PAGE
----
Twist of Fate

SHE LOOKS AT ME AND begins twisting the threads, I am dumbfounded. She is going to do it. I can’t believe it. Not now, please, I still have three books half finished and three others already in outline mode that I need to write.

It isn’t fair, I want to scream at her, knowing of course, it will not make the slightest bit of difference. She cannot hear my plea, how can She? Deaf to all. Eyes only for her precious tapestry, weaving threads. Twisting, twining, feeding new strands in here, one there, seeing where they lead, looking for patterns.

All I’ve ever been able to do is watch and worry, knowing She would come to mine, but so soon?

No! I want to scream again.

She turns now, looking at me with those sad soulful eyes, not apologetic, how can She be? This is her life. She came into being when Time started. Her lot in life, to weave. She knows—knows that She will live till Time’s last foundation has fled.

While me?

I see Her hovering, deciding, scissors poised. I know She has to. The eyes say as much. There’s no other way. She picks up the loose strand that’s sticking up out of the tapestry. Such a short piece. It wouldn’t warrant Her attention—except. I seem to have caused a blockage. There’s a jumble of threat all caught in a tight knot, but worse, it appears to be spreading. Other threads are arriving, getting caught up, and me? There I am, the only one sticking up out of the weave.

She tugs.

I feel it in my heart. That terrible moment of fear. The strand is loosening. She tugs again. Another stab.

No! Please.

She has it loose now, the scissors move. I close my eyes but in my minds-eye, I hear the ‘snip’ as the blades close. I know. I feel it in my chest. That fatal moment. Will I open my eyes ever again? I hold my breath, as if this will help. I hear the click. My eyes fly open. My hand sits over my heart. It’s still beating, rapid, but strong.

She looks at me now, the sadness almost overwhelming. She offers me the tiny piece, golden, so small. I take it. Feel the hot tears. She did her best, the look says. A finger points. I stare at the tapestry. My thread is still there. Just not as long. The other threads begin to move, the living tapestry flows before my eyes. I take a deep breath and open my palm. The tiny golden snippet has vanished. I frown. Look up at Her, questioning.

A long fine finger points again. I look down, there—there it is, on my chest. I stare uncomprehending. A long thin scar. I trace a finger along it. It’s mine. I feel it. It sits above my heart. I realise then She has given me more time. Not much, but more than I had. Just one tug and She let me live. I sigh and look up, She is smiling again. The sadness in Her eyes always ever-present but the lips? Ah! They move but I don’t hear the words, my eyes heavy with sleep, my mind slipping. I drift away.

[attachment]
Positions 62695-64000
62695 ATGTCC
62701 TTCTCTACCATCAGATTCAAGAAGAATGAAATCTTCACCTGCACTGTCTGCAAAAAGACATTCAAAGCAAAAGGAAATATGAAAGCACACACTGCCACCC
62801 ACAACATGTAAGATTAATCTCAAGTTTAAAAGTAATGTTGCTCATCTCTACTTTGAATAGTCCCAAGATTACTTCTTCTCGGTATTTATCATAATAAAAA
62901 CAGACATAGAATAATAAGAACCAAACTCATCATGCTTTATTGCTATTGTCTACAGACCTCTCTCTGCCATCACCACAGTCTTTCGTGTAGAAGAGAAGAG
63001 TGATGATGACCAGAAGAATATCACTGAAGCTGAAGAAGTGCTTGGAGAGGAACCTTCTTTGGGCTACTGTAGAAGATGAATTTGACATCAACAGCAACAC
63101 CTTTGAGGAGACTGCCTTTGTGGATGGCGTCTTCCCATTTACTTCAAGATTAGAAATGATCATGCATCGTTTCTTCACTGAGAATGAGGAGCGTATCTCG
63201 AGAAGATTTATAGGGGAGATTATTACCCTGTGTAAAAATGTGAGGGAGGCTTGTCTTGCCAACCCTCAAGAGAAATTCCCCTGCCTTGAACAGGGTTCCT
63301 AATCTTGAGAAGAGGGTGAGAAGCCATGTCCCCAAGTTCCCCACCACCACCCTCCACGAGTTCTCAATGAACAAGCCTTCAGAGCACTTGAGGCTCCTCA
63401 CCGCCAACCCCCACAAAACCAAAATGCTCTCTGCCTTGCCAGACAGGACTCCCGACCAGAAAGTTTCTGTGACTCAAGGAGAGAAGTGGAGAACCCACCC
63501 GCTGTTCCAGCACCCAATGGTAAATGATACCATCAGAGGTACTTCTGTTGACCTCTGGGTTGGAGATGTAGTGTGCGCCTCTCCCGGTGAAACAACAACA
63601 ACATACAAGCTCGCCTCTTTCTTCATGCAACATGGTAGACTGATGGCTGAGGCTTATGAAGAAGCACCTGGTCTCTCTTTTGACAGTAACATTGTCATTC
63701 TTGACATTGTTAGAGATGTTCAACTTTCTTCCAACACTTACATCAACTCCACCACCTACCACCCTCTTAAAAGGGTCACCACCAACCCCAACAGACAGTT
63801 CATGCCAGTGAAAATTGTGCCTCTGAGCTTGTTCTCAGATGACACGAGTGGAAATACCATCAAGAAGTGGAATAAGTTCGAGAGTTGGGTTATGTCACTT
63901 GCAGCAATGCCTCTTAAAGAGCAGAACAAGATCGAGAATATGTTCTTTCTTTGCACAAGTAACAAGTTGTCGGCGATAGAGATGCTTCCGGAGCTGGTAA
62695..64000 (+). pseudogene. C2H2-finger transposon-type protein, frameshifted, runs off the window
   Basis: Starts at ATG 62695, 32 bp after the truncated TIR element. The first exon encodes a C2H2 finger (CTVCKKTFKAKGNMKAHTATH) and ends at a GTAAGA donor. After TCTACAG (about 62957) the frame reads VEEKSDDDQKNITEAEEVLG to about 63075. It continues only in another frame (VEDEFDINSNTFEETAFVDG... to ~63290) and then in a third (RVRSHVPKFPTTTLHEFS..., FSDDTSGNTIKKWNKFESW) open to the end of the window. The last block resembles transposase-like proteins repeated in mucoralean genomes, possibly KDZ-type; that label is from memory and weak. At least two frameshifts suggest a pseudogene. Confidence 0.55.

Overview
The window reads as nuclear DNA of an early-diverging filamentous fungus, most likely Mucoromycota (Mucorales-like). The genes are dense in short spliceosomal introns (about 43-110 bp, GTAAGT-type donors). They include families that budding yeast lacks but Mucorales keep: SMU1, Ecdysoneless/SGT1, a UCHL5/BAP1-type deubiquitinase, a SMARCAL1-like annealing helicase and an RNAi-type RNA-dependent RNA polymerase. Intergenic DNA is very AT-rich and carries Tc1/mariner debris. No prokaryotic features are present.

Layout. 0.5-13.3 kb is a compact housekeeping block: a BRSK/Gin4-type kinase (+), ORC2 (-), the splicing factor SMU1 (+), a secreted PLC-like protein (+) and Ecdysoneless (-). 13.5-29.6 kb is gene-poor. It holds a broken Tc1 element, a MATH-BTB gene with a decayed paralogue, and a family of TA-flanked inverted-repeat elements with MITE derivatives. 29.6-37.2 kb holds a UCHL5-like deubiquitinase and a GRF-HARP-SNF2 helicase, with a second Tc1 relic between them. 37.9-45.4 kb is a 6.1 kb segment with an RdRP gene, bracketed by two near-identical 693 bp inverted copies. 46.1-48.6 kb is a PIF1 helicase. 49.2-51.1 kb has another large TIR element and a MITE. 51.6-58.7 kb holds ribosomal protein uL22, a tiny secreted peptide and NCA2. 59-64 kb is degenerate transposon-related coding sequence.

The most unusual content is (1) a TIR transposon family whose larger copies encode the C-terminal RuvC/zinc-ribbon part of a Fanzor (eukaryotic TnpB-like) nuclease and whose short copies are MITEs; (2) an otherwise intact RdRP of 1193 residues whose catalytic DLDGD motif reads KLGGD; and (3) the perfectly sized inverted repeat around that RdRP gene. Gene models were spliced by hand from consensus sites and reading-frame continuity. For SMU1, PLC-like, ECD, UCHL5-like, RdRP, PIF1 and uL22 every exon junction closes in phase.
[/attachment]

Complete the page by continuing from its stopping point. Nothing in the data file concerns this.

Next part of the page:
When I open my eyes again it’s to the sound of birds chirping outside a window. I look about me and register I’m in a hospital bed. Blinking, I make the connection, my hand sliding beneath the thin hospital gown. Fingers reaching, I find it. The remnant of a tiny golden thread. Mine. A scar to remind me. Life is short.



“I need an expression, dammit!” Tom barked from the spotlit corner of the room where he was writing.

Teddi closed her eyes, placed a finger in the book she was reading, and shut it. Two heartbeats, she opened her eyes, “How about pi as expressed as a fraction over…” she never got to finish as Tom yelled.

“No, no, no, not a maths expression.” careful to not add the word idiot at the end of his rebuke. “I need something witty for my main character to say to his girlfriend.” His head bobbed over his keyboard as if the keys themselves would start typing.

Teddi chewed the inside of her lip. She knew it had been a mistake to let Tom have his ‘office’ there, in the lounge not four feet away from the couch—her reading couch. Ever since he had ‘moved’ in, putting his small computer desk against one wall, and setting up enough standing lights to illuminate the Eiffel Tower, she’s not had a moments peace to read uninterrupted. And woe betided her getting up to go to the kitchen, thereby disturbing his concentration. The filthy looks still unnerved her. Not sure who this man was, sitting in their lounge. She didn’t recognise him anymore.

Teddi got up and tried not to sigh as she put down her book. “How about, the early bird gets the worm,” she offered straight-faced.

“What?” Tom grunted and then, bit his tongue at the acid retort that made its way to his lips.

Teddi could almost feel the deadly look knife her in the back as she passed Tom on the way to the kitchen. She made her way to the stove, flicked on the under cabinet light and stared at a set of kitchen knives in their stand—a gift from her Mother-in-law as a wedding present. Fine German steel: Heckler & Koch, one of the best sets money could buy.

Had the woman known she would have need of something so sharp? Teddi picked up the largest blade and hefted it in her hand. It felt good. And, as calm as day, walked back into the lounge, the knife held down, and slightly behind her right leg. Concealed.

“Yes, I know, it’s not really an expression,” she said coming in behind him, “that’s more of a saying,” she laid her left hand on his shoulder and leaned in as if to kiss him on the head. Tom, startled, tried for a smile and turned his neck and head to accept the kiss as an apology. Laying the right side of his neck bare.

He never saw it coming.

Teddi grabbed a length of long brown hair, tugging Tom’s head to the left, and plunged the large, sharp blade into his neck. There was a gurgled scream as blood spurt from the wound. It surprised Teddi all the same, despite what she had just read in her book. She watched it gush as she held Tom’s head with one hand, and the knife with the other. Marvelling at how quick the man stopped jerking. His face gone almost as white as the wall.